|Publication number||US4776542 A|
|Application number||US 07/054,839|
|Publication date||Oct 11, 1988|
|Filing date||May 27, 1987|
|Priority date||May 27, 1987|
|Publication number||054839, 07054839, US 4776542 A, US 4776542A, US-A-4776542, US4776542 A, US4776542A|
|Inventors||Cornelis P. Van Dam|
|Original Assignee||Vigyan Research Associates, Inc.|
|Export Citation||BiBTeX, EndNote, RefMan|
|Patent Citations (18), Non-Patent Citations (1), Referenced by (50), Classifications (10), Legal Events (4)|
|External Links: USPTO, USPTO Assignment, Espacenet|
This invention was made with U.S. Government support under Contract NAS1-17797 awarded by the National Aeronautics and Space Administration. Accordingly, the U.S. Government has certain rights in this invention.
This invention relates generally to subsonic aircraft and relates in particularly to highly swept wing-tip mounted lifting surfaces to deter aircraft stall-spin entry.
Numerous solutions have been proposed by industry and government researchers over the years to eliminate or minimize aircraft stall and spin. It has been determined that stall-spin entry can be prevented by means of an active system or a passive system. An active system is intended to eliminate airplane stall and therefore airplane spin. Of the two types of active systems now employed, one is the active stall warning system which functions to warn the pilot of an impending stall and consequently permit him to take measures to prevent the airplane stall. This type of system includes stall horns, control-stick shakers, control-stick pushers and other warning devices. The other type of active system employed is the active stall deterrent system which automatically limits airplane angle of attack to one or two degrees less than the stall angle of attack to thereby prevent airplane stall and subsequent spin.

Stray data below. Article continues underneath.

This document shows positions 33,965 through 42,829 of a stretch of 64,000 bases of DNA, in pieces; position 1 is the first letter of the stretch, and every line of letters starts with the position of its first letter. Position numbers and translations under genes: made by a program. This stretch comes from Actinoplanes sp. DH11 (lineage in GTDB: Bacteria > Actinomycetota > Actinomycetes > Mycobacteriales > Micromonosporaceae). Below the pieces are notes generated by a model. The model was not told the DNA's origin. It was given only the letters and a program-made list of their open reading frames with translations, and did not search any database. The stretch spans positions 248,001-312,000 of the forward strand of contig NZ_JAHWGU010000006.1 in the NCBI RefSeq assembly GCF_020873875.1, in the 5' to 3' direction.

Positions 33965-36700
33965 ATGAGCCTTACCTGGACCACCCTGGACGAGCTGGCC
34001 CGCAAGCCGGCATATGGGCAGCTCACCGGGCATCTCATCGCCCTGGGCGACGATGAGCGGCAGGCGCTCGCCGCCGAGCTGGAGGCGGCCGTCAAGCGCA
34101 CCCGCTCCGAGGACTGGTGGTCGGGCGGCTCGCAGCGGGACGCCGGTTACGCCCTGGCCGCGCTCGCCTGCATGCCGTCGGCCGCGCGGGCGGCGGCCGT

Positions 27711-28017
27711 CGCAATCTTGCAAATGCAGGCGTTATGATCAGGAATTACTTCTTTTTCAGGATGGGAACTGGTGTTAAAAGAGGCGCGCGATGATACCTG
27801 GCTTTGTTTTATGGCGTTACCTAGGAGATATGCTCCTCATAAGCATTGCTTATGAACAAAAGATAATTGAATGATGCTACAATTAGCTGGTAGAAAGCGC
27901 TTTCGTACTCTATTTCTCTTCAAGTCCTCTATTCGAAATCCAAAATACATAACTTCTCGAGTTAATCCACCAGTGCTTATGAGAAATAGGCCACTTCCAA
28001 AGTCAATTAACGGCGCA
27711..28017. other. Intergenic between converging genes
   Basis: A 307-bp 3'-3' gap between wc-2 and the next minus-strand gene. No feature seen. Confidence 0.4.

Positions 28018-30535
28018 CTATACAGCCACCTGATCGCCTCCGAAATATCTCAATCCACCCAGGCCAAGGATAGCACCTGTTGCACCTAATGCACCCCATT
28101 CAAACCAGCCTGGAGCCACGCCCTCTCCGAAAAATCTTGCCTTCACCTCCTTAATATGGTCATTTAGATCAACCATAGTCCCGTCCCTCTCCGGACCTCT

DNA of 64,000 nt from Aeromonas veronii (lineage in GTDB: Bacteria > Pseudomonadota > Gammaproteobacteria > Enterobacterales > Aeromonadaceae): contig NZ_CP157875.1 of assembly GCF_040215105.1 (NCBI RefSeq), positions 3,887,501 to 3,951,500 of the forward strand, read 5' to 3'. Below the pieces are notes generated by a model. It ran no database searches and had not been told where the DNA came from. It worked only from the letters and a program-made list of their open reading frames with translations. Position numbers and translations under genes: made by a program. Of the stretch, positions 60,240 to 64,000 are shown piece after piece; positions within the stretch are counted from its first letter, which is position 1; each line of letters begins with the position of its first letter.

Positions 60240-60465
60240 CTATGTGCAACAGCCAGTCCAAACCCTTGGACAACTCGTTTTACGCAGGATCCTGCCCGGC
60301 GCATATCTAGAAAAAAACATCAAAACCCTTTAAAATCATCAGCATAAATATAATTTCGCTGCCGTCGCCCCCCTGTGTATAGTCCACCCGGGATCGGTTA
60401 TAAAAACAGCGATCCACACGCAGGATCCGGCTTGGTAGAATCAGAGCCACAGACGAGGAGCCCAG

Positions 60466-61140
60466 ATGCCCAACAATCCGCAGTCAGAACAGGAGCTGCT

A large number of passive systems are available to prevent airplane stall-spin entry. Research at NASA Langley Research Center has determined that two passive systems are most successful in providing stall-spin protection for subsonic airplanes. The first system is the wing leading-edge droop modification. This modification has been developed for subsonic airplanes with no or modest degrees of wing sweep. Generally, when the leading-edge droop is added to the outboard portion of the wing, good airplane stall characteristics and spin resistance are obtained. The leading-edge droop modification consists of a glove over the forward part of the airfoil which provides a chord extension of approximately three percent and a droop which increases the leading-edge camber. The addition of a leading edge droop on the outboard portion of the wing delays stall of the outboard-wing portion to very high angles of attack and therefore deters airplane spin. The effectiveness of the wing leading-edge droop modification in delaying outboard-wing stall to high angles of attack is caused by vortex flow at the inboard end of the droop, which prevents separated flow from progressing outboard on the wing. The core of this vortex follows the direction of the freestream airflow.
The second passive system is the canard-configuration concept. A canard-airplane configuratin has a forward-mounted horizontal tail surface or canard surface and an aft-mounted wing. The canard surface is designed to have a lower stall angle of attack as compared to the wing stall angle of attack. Therefore, at high angles of attack the canard surface will stall prior to the wing. The lift contribution of the installed wing then dominates and produces a stabilizing nose-down pitching moment. As a result of this stabilizing pitching moment, the maximum angle of attack is limited to an angle well below the value required for wing stall. Thus, airplane stall and consequently, airplane spin are prevented.